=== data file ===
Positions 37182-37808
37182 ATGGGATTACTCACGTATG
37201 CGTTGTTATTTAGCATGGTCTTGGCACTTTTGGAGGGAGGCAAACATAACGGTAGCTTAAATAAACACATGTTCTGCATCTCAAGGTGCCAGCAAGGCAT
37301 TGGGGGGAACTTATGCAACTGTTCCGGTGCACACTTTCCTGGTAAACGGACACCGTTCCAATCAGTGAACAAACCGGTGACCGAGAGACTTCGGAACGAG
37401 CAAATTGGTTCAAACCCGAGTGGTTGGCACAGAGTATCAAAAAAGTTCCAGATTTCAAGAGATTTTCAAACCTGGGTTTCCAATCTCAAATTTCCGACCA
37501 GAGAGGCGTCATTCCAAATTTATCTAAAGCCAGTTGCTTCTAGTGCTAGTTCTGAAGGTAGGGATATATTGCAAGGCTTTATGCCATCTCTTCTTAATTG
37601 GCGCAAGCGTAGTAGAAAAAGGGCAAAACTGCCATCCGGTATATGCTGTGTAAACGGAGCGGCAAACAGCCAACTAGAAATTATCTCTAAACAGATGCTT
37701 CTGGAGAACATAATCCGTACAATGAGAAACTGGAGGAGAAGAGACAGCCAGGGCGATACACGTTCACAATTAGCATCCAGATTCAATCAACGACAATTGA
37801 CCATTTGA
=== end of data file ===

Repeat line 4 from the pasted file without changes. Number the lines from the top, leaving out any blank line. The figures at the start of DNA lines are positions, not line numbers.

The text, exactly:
37301 TGGGGGGAACTTATGCAACTGTTCCGGTGCACACTTTCCTGGTAAACGGACACCGTTCCAATCAGTGAACAAACCGGTGACCGAGAGACTTCGGAACGAG